Speaker: Marnie Wilking, Global Head of Cybersecurity & IT Risk Management, Wayfair
Why is Women’s History Month important to you?
Marnie Wilking: Women's History Month is a great time to reflect and celebrate the incredible women who have paved the road for all of us to get to where we are now. Women like the suffragettes, computers, codebreakers, lawyers, leaders of countries. All of them push through barriers both physically and figuratively, so that we could stand where we are now. At the same time, it's an opportunity to point out that there's still a lot more work to do. Women have not fully achieved the equality and inclusion we deserve, and we all have a responsibility to find ways to carve more paths for the next generation.
What is the most important diversity goal for women in your organization?
Marnie Wilking: To me, the most important goal is inclusion. It is so important for everyone to feel like they belong and that they're bringing their strengths and their best and whole selves to work. And that they don't have to pretend to be something or someone else to fit in. We tend to say the phrase diversity and inclusion as if one automatically comes with the other. You can have diversity goals, but if you aren't creating inclusion and encouraging inclusive language and thought, you will not be able to maintain diversity in your organization.
Which woman in history has inspired you the most, and why?
Marnie Wilking: This is such a hard question, because there are so many. But I'm going to pick a group, the Women Code Breakers of Bletchley Park. I sort of fell into cybersecurity as my career, and my very first role was in cryptology. I loved it, and I wanted to learn everything I could. One of the first books I read was about the codebreakers during World War Two at Bletchley Park near London. I learned that more than 75% of the 10,000 people at Bletchley Park who were working to break the Enigma machine were women, many of whom in the 1940s had degrees in mathematics and linguistics. And in fact, the first message that was decoded was cracked by two women, Margaret Rock and Mavis Lever. I was hooked. A few years ago, I had the opportunity to visit Bletchley Park. And it was truly like walking on hallowed ground for me. Following the footsteps of these incredibly smart women who gave up years of their lives to come to this small village. And most of whom never broke their oath of secrecy (unlike some of their male counterparts). History notwithstanding, there are so many amazing women I have the privilege of knowing and working with who inspire me every single day. And I am grateful for their friendship, mentorship and support.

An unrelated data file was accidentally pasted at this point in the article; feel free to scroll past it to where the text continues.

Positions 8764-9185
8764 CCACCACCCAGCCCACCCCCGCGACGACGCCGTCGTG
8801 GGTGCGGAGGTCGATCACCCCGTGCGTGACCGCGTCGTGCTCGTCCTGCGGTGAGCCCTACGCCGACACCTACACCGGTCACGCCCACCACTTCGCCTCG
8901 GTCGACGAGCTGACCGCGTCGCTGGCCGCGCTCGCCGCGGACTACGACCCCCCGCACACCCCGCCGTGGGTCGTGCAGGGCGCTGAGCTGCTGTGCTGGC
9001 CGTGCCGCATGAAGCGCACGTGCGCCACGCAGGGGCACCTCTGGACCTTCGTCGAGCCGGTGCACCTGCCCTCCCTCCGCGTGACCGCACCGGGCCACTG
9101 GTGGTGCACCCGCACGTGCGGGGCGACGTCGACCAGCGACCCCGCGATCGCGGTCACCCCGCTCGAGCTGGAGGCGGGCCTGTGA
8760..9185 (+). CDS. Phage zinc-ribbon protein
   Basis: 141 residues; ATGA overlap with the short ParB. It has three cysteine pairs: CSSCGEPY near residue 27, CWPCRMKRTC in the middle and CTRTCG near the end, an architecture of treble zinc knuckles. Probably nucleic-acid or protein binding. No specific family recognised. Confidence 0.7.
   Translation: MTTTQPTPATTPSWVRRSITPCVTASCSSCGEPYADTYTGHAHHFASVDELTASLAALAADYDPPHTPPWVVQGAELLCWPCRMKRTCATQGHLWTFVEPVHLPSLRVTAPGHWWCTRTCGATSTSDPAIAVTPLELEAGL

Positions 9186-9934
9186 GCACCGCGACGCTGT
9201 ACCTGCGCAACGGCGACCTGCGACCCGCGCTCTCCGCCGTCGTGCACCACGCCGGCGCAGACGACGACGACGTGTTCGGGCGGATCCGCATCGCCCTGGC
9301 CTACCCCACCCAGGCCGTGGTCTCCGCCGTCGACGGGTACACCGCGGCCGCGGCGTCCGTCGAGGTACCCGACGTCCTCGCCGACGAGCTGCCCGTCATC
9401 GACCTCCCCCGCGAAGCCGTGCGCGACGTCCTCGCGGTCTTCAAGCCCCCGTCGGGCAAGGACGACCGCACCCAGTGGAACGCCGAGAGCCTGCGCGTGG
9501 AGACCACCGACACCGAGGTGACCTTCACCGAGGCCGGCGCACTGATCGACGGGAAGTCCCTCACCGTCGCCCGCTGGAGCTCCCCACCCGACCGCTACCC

What is the biggest challenge for the next generation of women?
Marnie Wilking: The post Millennial generation is the most diverse generation yet. And that diversity is absolutely influencing their thoughts and actions. This upcoming generation tends to have a very different and much more inclusive way of looking at differences like race, gender identity, sexual orientation. I really encourage this generation to take the opportunity to bring that inclusive, diversity-embracing nature into the workforce, into the executive suites and boardrooms and really make a significant impact on what diversity and equality look like for themselves and for generations to come.